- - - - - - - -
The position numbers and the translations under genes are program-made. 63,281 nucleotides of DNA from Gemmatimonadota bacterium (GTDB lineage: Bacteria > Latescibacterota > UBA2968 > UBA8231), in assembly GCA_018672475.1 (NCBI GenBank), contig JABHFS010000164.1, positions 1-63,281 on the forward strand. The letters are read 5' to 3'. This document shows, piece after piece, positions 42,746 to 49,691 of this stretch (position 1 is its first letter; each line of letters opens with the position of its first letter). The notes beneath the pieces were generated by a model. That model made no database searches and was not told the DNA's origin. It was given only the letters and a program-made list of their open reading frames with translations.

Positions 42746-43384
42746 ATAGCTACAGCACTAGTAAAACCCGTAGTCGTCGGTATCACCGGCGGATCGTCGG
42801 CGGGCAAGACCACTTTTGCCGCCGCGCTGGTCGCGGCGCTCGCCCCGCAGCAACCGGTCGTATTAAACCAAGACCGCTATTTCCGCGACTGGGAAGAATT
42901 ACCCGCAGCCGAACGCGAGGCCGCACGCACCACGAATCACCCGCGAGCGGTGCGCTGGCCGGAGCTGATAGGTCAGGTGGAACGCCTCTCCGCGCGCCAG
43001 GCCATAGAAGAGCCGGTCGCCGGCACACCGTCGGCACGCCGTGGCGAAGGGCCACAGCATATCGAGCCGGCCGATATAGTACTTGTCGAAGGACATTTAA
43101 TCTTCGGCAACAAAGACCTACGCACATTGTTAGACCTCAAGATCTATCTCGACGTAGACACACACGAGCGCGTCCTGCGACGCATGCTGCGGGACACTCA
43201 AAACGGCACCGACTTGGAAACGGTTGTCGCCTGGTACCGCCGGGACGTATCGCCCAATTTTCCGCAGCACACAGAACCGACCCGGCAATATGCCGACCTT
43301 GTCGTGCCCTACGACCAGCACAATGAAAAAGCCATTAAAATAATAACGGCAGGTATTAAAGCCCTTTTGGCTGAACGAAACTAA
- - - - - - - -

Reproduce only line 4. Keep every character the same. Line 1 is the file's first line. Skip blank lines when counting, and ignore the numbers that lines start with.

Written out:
42801 CGGGCAAGACCACTTTTGCCGCCGCGCTGGTCGCGGCGCTCGCCCCGCAGCAACCGGTCGTATTAAACCAAGACCGCTATTTCCGCGACTGGGAAGAATT